22 June 2004 Condemning "in the strongest terms" any outside involvement in the volatile situation in Democratic Republic of the Congo (DRC), the United Nations Security Council today urged Secretary-General Kofi Annan to determine whether the UN mission there needs "a possible rapid reaction capability."
In a Presidential statement adopted this evening following closed-door consultations, the Council also warned all parties against any attempt at fighting one another or violating the embargo against financial or military assistance imposed on the eastern DRC.
An estimated 31,000 Congolese have fled to Burundi since an insurgency, led by dissident Gen. Laurent Nkunda and Col. Jules Mutebusi, erupted in late May. The rebels briefly held the town of Bukavu in early June. Another 3,000 refugees escaped to Rwanda, but that country largely closed its borders.
The refugees feared they would be caught in fighting between Congolese government troops and the ethnic-Banyamulenge (Congolese Tutsi) rebels, the UN High Commissioner for Refugees (UNHCR) has said.
The statement, read out by the Council president for June, Ambassador Lauro L. Baja Jr. of the Philippines, called on the DRC's Transitional Government and the Government of Rwanda to respond immediately to efforts by the UN mission (MONUC) to establish "a joint verification mechanism for their common security, including verification of cross-border movements," he said.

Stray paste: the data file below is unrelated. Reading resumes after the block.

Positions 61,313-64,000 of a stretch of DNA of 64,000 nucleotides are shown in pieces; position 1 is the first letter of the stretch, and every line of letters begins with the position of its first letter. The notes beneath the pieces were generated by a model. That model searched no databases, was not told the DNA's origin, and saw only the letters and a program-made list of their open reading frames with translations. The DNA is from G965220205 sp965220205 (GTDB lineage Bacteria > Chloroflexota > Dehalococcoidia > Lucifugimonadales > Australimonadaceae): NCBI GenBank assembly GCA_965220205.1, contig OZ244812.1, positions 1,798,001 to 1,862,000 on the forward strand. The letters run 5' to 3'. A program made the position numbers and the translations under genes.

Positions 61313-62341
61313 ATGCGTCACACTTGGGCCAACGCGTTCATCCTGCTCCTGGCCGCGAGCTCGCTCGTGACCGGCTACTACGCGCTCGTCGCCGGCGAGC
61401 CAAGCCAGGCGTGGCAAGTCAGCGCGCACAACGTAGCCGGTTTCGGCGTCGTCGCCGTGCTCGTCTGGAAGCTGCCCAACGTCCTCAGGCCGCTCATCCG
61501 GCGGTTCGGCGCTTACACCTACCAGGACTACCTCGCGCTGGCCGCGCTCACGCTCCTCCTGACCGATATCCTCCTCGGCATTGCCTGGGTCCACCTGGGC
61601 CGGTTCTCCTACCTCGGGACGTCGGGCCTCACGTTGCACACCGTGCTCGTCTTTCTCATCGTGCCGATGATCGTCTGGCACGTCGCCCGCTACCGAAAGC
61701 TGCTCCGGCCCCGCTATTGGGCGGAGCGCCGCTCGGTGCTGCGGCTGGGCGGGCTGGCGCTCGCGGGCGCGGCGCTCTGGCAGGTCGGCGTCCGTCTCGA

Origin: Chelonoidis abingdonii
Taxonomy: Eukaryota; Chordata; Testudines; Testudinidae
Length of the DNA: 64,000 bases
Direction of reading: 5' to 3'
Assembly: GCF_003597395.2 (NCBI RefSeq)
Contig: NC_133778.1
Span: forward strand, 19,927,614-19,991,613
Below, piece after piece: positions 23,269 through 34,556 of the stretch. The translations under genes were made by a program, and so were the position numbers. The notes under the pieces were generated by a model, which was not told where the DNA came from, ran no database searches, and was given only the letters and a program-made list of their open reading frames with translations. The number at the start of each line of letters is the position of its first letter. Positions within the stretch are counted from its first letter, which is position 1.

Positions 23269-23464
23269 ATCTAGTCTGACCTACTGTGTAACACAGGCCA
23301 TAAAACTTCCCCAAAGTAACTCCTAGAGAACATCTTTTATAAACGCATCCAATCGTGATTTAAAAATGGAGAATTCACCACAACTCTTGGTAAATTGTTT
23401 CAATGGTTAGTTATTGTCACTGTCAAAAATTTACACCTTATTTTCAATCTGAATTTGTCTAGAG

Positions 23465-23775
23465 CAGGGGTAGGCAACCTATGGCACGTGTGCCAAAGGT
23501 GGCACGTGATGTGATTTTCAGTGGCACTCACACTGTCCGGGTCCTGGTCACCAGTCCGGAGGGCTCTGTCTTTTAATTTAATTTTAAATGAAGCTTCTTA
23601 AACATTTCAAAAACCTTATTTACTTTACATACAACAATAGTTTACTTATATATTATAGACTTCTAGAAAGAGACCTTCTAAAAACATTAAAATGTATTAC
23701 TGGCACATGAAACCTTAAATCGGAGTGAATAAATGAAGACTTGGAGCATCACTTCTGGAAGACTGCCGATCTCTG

The Security Council urged Rwanda not to provide any practical or political support to armed groups in the DRC, particularly those led by Gen. Nkunda and Col. Mutebusi, and it strongly encouraged the leaders of DRC, Rwanda, Uganda and Burundi "to work together to reduce tensions and restore confidence in the region."
The Council also reminded Uganda not to provide military support for armed Congolese groups and called on Burundi to prevent support going from its territory to armed groups in neighbouring DRC.
The DRC Government of National Unity and Transition should "reverse the current climate of impunity" by investigating the human rights abuses and deaths of innocent civilians and holding the perpetrators to account, Mr. Baja said.
Meanwhile, UN spokesman Fred Eckhard said mutineer Col. Mutebusi's forces fired on a MONUC military patrol last Sunday in Kamanyola, near Bukavu.
"A UN helicopter was called in and warning shots were fired at the rebel forces, who then dispersed. No casualties were reported," he said in New York.
The action was within MONUC s mandate under Chapter VII of the United Nations Charter, which authorizes the use of force.